Buyer or Seller: Who Pays Real Estate Commissions?
How are real estate commissions set and who is responsible for paying them? We find these are common questions among both buyers and sellers which is why we’re answering them for readers.
Who Pays Real Estate Agent Fees?
Here’s the short answer: In California and Texas, as in most states across the country, the seller is typically responsible for both the selling agent and listing agent commissions. This is negotiable, but these commissions are usually paid at closing, out of the proceeds of the sale.
Real estate agents are typically paid via a commission structure. This means that the buying and selling agents are paid based on a percentage of the sales price of each transaction they are involved in. With that being said, there are some innovative flat-fee real estate services that go against this traditional commission structure.
The commission rates for real estate agents are not set by law. The government does not have a set rate that agents must adhere to; instead, these rates are set by customs and industry norms. In a typical transaction, the standard is a 6% commission, split between the buying and selling agent.
To summarize the question of who pays real estate agent commissions? Usually the sellers.
While there are variations in this structure, it will ultimately be based on the terms in your contract. In a typical transaction, the seller will be covering the agent commission from the proceeds of their sale at closing.
It’s Written Into the Paperwork
As mentioned in the section above, these terms are negotiable. When sellers sign their listing agreement, they will typically agree to their agent’s commission rate. Likewise, buyers will usually sign a similar agreement with their agent, setting their terms with their agent.
Aside from the commission rates themselves, the contract terms can also negotiate who is responsible for paying the commissions. This is negotiated in the purchase agreement (also known as your contract), signed by the buyer and seller.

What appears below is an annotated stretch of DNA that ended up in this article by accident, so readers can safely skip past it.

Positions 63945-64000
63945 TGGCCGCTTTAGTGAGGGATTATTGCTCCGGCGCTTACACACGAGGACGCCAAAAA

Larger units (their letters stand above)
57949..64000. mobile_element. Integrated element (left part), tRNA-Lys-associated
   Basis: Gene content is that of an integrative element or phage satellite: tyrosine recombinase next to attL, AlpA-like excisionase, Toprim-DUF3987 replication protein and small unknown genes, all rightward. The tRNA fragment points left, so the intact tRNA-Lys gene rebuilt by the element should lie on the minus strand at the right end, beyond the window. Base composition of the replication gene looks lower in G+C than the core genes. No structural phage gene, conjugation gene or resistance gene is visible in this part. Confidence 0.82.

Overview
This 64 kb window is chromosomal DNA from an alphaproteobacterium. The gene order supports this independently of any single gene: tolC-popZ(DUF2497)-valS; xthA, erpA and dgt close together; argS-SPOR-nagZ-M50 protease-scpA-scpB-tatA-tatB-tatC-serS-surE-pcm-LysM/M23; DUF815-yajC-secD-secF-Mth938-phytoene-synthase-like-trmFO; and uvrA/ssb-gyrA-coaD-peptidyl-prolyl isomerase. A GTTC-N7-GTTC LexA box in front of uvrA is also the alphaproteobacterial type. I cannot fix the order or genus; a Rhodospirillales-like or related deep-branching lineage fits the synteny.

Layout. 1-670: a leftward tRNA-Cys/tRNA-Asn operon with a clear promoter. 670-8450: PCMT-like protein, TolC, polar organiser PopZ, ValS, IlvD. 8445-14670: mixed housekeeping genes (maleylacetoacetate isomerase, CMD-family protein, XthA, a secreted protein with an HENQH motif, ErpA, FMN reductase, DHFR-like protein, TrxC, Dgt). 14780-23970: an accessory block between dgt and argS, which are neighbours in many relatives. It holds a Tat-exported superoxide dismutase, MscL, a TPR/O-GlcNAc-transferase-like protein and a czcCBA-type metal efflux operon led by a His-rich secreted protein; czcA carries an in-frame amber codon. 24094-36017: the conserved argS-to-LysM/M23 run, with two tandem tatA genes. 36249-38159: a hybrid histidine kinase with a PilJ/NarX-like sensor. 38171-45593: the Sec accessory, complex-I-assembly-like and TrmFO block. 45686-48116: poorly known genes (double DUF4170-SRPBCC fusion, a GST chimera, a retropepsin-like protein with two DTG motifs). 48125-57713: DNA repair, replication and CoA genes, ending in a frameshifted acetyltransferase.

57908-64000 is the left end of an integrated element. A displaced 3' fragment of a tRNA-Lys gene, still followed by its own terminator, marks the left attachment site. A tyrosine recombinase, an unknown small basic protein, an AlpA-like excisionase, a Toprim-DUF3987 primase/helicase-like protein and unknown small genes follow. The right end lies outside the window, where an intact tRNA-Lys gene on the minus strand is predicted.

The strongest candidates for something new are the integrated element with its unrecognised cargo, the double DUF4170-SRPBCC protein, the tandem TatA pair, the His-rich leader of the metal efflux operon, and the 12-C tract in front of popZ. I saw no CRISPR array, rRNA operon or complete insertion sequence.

What Do Buyer and Seller Agents Do for Their Clients?
This section will dive into the most common services provided by real estate professionals in California and Texas. Of course, specific services vary slightly from transaction to transaction and are based on individual agents and clients.
The Listing Agent
The term “listing agent” is used interchangeably with “seller’s agent.” A seller’s agent is the person listing the home for sale and advertising it on the market.
Common services include:
- Establishing a list price and advice based on local market conditions
- Listing the home on public websites and MLS.
- Reviewing and receiving offers from buyers and coaching the sellers in evaluating offers.
- Negotiating terms of the offers with the buyer.
- Attending the home inspection and/or appraisal as a representative of the seller.
- Ensuring that all paperwork is completed for the closing process.
The Buyer’s Agent
More goes into the role of the buyer’s agent than meets the eye! Most know the buyer’s agent as the party that sends buyers potential homes and spends time touring properties with their clients. But that’s not all they do.
Here are some common tasks of a buyers agent:
- Coaching clients on current market conditions.
- Helping the buyer narrow down the type of home, price range, neighborhood, etc.
- Providing buyers with listings to review that meet their criteria.
- Coordinating to tour listings and educating their buyer on the home and surrounding neighborhood.
- Understanding the market conditions and comparable local sales and advising their buyer on offer terms.
- Putting together and presenting an offer to the listing agent and seller.
- Negotiating with the seller and/or listing agent to determine a mutually agreeable sale price.
- Attending the home inspection and (sometimes) the appraisal as a buyer representative.
- Ensuring all deadlines are met, and the loan remains on track for closing.
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